blue pencil skirt

After trying out all these new (to me) patterns I felt confident enough to venture into drafting stuff myself again. I have this black high-waisted pencil skirt which fits me great. It was actually a hand-me-down from my mom, but I always get compliments on it when I wear it. I don’t wear much black and it’s getting a bit snug aynway (I guess my body’s starting to tell me I’m not eighteen anymore), so I wanted to try and copy it. Using this tutorial as a guide I traced the pattern onto paper and added the darts back in. And yes, I completely forgot to take photos of these steps or of the finished pattern.
I used the same blue flannel as for the Salme cropped blazer, which means I can wear them together as an ensemble.

It has two darts at the back and four at the front. Dark blue is really impossible to photograph. I lined it to prevent the flannel sticking to the tights and hand-picked the zipper (tutorial here). Making it up as I went along I got quite creative with the lining and the finishes.


It closes with both hooks and eyes and buttons with thread loops. The buttons were added as an afterthought, because the hooks kept coming undone but now I love the look and will definitely do buttons again for the next skirt. The buttons are just covered in fabric like this and there’s a great tutorial for simple thread loops over here.

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13 thoughts on “blue pencil skirt

  1. CamberwellGal

    Your skirt looks both warm and cozy, and smart to boot! I’ve been using Stephanie Lincecum’s book and ALi’s tutorial, as you did, but still haven’t worked out how to expand pleats or darts out of the existing piece of clothing. I have to confess I haven’t got beyond tracing out the pattern pieces onto paper and cutting them out yet, so I’ve not muslin’d the bodice of the knit dress I’m cloning yet, to see if my tracing works. Or is this where the two guidelines traced in at the start come in? i.e. the distance between the perpendicular of the grainline, and the guidelines we start by tracing teh garment off against?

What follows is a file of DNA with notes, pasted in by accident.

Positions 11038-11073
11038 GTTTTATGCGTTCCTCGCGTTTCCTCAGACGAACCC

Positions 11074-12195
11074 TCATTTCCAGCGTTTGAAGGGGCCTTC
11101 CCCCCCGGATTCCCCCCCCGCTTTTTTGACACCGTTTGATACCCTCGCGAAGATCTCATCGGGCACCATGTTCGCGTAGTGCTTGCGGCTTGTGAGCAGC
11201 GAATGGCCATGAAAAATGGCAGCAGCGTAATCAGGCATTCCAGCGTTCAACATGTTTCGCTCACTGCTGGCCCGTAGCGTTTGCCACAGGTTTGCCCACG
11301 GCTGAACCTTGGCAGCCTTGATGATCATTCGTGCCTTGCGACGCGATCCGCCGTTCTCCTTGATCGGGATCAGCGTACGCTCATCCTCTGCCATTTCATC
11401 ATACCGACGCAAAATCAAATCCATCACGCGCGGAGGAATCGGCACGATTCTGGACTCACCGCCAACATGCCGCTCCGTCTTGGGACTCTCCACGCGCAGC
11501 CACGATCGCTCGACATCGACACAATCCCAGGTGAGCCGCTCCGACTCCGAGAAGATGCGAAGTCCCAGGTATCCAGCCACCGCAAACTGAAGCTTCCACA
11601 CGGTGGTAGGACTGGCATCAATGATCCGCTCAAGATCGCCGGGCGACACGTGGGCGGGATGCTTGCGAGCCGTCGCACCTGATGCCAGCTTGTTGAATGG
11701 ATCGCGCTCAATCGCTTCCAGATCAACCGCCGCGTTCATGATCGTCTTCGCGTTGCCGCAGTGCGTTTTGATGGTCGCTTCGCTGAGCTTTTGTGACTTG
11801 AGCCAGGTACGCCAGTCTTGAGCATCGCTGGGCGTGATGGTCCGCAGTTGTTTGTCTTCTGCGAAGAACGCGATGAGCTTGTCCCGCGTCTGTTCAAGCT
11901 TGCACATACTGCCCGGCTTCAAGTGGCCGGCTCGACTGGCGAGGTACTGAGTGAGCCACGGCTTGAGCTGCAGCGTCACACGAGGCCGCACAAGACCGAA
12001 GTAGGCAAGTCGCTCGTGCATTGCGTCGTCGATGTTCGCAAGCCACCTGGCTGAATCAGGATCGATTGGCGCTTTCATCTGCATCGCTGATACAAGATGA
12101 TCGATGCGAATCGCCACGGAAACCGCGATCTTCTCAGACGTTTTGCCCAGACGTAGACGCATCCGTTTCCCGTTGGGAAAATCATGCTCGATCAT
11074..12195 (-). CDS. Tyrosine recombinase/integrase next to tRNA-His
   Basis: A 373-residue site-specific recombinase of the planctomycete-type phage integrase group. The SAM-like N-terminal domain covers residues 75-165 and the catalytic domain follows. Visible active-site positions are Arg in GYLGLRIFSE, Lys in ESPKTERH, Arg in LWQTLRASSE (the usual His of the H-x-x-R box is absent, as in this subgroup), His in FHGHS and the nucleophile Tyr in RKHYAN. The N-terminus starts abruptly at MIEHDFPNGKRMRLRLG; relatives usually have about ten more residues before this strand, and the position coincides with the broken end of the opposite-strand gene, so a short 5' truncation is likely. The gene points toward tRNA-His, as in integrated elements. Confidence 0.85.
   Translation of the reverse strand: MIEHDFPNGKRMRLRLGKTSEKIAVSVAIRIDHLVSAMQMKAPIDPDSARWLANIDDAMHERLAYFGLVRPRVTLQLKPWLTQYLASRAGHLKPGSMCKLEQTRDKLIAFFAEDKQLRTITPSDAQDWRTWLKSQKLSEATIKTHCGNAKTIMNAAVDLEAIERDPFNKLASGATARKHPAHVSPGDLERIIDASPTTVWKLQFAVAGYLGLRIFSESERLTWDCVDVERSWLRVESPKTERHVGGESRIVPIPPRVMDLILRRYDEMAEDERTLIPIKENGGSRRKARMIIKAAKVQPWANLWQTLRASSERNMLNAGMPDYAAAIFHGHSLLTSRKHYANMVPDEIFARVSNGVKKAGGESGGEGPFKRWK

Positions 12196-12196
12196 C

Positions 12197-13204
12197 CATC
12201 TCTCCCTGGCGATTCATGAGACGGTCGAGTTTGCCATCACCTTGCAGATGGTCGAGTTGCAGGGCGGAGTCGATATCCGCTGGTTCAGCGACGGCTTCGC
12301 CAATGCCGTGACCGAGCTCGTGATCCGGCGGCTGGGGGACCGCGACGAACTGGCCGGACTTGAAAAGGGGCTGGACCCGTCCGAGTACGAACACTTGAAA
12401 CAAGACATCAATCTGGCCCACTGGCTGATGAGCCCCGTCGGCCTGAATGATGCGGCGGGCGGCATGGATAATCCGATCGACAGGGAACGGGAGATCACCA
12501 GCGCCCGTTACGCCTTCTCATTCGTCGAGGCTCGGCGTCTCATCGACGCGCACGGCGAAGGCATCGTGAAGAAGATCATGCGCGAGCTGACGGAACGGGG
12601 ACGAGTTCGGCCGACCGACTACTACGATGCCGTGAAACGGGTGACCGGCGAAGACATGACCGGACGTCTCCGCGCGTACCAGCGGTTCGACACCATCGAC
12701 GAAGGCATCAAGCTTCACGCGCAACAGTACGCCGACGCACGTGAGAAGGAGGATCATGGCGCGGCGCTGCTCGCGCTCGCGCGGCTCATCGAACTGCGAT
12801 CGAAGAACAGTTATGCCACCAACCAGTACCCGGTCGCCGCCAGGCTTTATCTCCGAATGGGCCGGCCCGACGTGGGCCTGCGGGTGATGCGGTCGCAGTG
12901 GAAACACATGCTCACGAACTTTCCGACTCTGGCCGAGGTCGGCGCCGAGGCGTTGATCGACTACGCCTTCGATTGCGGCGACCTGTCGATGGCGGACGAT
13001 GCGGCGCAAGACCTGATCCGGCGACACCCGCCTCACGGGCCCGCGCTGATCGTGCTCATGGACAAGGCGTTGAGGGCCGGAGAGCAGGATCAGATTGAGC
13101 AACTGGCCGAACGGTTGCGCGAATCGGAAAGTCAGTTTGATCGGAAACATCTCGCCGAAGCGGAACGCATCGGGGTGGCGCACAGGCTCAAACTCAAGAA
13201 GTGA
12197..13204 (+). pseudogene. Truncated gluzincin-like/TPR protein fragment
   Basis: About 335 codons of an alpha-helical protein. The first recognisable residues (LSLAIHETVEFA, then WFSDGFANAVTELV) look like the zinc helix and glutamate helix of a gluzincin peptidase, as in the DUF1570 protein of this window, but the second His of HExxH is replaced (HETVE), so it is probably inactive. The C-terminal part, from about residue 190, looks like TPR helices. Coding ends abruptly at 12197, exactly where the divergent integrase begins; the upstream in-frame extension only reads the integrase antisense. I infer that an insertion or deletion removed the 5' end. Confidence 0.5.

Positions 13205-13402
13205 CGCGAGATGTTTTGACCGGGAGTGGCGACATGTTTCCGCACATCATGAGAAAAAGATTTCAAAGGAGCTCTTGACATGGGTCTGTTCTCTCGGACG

What did you do? I’d be really interested to know!

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    1. Kristina

      It’s very easy really and I hope I can explain it in a simple way:

      1. Trace the outline of the skirt on (patternmaking) paper.
      2. Mark the position and length of the darts (at this point it will be just a straight line on the paper, just as you see the dart from the right side of the skirt)
      3. Turn the original skirt inside out and look at the darts. Measure how wide they are at the waist (or the widest point otherwise).
      4. Now comes the cool part: with scissors cut the dart line on your pattern paper all the way until the end of the dart. Spread the paper apart at the slash until you have your dart width at the top. Tape the gape in place (or tape new paper underneath).
      5. Retrace your skirt and mark your darts.

      Hope that helps and is clear enough πŸ™‚

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      1. CamberwellGal

        Thanks Kristina – that’s really useful – and wonderfully clear! With luck I will get back to that project this weekend.

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  2. Chloe

    I think you have made yourself a capsule wardrobe, your last 3 pieces are just meant to go together! That’s something I’m working towards, not just making scattered pieces that don’t go with much – congrats – and your skirt looks great!

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    1. Kristina

      Thanks Chloe! Yep, somehow they all ended up matching really well πŸ™‚ I do try to make things that go with other clothes I already have but it never worked out so well before πŸ™‚

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  3. Pingback: red button down skirt « tidytipsy.photography

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